According to a Sept. 28 Daily article, it won’t be much longer until construction is finished on a new CVS Pharmacy on State Street. While this may be exciting news to some, others are complaining that the proverbial virginity of downtown Ann Arbor is at stake and are upset over the hassles of construction (Officials: CVS slated to open near campus early next year, 09/28/2010). I have two words for those of you up in arms about the new CVS construction: Stop whining.
First, there may exist concerns among individuals about the demolition of a building constructed in 1899 and deemed part of the city’s historic district. Yet, a look at the old structure — which will be replaced by the CVS — reveals a gray, grimy and uninspiring exterior. It’s not like we’re talking about the demolition of part of the Law Quad here. In my opinion, the dullness of the current structure is conceivably a reason why the city allowed CVS to move in.
Then there’s the neighboring business — Mr. Greeks Coney Island — that blames a loss of business due to the CVS construction. This argument doesn’t do much for me. If somebody possesses enough desire to eat at the Coney Island, the individual can find his or her way into the unobstructed building without much difficulty. Yes, the construction is currently reducing the availability of a couple of parking spots, but I have trouble imagining a time when parking spots on the most business-packed strip of State Street weren’t a premium. Also, I would hope that Mr. Greeks would be well-aware of the risk of neighboring construction incurred by leasing the State Street property. Case in point: North Quad.
Some students dislike the idea of the CVS pharmacy because of their allegiance to the closest — and only — campus drug store, The Village Apothecary. I’m sure many students prefer the intimacy and potentially superior customer service provided by the family-owned enterprise. And that’s fine. But one’s personal preference is generally not suited to the taste of everyone else. Also, I find it wrong to manifest one’s prejudices toward a business into a maxim for others to follow. This type of thinking — when put into action — has the potential to severely hinder the choices of individuals in a marketplace, effectively telling them how to spend their money.
Perhaps the greatest pet-peeve I have about anti-CVS sentiment is the romanticizing of “mom and pop”-era State Street. Within a close vicinity to CVS stands Potbelly’s Sandwiches, Ben and Jerry’s, Buffalo Wild Wings, Starbucks Coffee, Urban Outfitters and Chipotle. These are all national chains. And frankly, I find it hard to believe that Ann Arbor is worse off for having these. On the contrary — Chipotle serves delicious burritos at the same price as BTB, and Starbucks — though a tad pricey — provides the community with access to gourmet coffee. If these chains had never been allowed to “invade” this stretch of State Street, the community’s access to Chunky Monkey ice cream, Caffé Vanilla Frappuccinos, pulled pork burritos, v-neck t-shirts and miscellaneous hipster paraphernalia would be dramatically reduced.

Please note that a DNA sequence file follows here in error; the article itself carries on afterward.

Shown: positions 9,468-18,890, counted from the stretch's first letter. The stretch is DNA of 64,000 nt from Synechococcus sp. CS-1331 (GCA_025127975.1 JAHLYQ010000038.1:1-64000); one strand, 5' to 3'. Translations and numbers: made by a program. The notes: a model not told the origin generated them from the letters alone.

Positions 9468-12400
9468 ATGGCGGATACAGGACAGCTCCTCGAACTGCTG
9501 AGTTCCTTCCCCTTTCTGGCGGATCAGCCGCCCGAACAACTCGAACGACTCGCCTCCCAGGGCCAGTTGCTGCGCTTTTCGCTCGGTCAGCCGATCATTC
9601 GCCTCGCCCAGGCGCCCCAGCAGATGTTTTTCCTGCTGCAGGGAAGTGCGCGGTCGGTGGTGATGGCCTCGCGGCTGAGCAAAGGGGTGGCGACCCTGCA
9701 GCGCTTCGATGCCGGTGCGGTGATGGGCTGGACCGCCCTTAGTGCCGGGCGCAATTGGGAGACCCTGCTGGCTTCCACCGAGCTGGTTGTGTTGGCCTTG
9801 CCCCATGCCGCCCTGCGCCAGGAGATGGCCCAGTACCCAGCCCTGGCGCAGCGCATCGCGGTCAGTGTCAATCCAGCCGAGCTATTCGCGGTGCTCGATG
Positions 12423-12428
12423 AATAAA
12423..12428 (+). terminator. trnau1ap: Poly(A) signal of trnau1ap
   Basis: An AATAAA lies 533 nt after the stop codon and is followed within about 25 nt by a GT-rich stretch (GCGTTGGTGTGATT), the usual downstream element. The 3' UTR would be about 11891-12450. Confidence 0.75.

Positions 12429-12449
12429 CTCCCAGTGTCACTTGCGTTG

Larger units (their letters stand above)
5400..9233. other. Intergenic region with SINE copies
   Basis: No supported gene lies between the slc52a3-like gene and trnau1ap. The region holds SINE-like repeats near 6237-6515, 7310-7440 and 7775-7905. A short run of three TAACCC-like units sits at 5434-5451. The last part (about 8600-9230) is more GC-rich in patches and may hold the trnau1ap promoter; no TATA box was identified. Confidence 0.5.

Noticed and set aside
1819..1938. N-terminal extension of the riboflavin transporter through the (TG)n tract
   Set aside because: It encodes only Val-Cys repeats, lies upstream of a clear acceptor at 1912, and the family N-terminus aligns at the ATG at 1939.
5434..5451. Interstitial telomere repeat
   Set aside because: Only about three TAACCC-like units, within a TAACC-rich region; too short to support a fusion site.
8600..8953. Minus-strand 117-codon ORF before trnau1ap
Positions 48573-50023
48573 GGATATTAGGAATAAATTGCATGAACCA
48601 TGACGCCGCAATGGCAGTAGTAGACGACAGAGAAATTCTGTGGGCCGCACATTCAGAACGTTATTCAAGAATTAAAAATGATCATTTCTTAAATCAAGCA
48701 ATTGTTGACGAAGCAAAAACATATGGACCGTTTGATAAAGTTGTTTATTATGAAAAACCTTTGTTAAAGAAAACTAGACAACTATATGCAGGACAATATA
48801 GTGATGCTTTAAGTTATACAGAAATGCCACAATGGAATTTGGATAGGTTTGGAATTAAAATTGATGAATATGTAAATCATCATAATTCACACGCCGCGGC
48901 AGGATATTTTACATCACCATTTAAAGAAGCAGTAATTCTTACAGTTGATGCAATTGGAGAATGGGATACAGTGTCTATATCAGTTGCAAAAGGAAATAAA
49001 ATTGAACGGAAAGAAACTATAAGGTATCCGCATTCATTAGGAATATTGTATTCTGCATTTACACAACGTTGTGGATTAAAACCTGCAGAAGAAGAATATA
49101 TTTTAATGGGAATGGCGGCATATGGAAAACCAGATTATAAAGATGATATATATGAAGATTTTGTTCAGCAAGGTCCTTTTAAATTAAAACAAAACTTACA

Those looking for a lesson in this matter need to look no further than season 2, episode 17 of “South Park.” In the episode, the city is assaulted by the arrival of international coffee conglomerate, Harbucks. A wave of unjustified anti-corporate fervor takes over the city, as local rivals push a political campaign to drive the chain out of town. In the end, South Park citizens finally taste Harbucks coffee, in awe of the product’s superiority over the local competition and in realization of their stupidity. And though fictional, the “South Park” episode resembles the current situation with CVS.
This is not a defense of corporations, but rather of common sense. Most of my favorite places to eat in Ann Arbor are locally-owned. I prefer them for a number of reasons: the cuisine, atmosphere, customer service and price. But I also recognize a clear advantage when I see one. There has been a demand on campus for a large pharmacy for several years now. The opening of the new CVS Pharmacy will grant the campus community easier access to medicines and other goods at times far later than 6 p.m. (the time that the Village Apothecary’s pharmacy closes), compared to our current situation where one has to venture miles away from campus to find such a pharmacy.
Not to mention that the CVS will create dozens of jobs and even restore the parking spots next to Mr. Greeks Coney Island. Personally, I’m finding it hard to see what’s not to like here. If we truly consider the benefits and avoid thinking along the lines of economic protectionism or romanticizing about the nonexistent glory days of State Street business, the advantages of a CVS Pharmacy close to campus are clearly evident.
Alex Biles can be reached at email@example.com.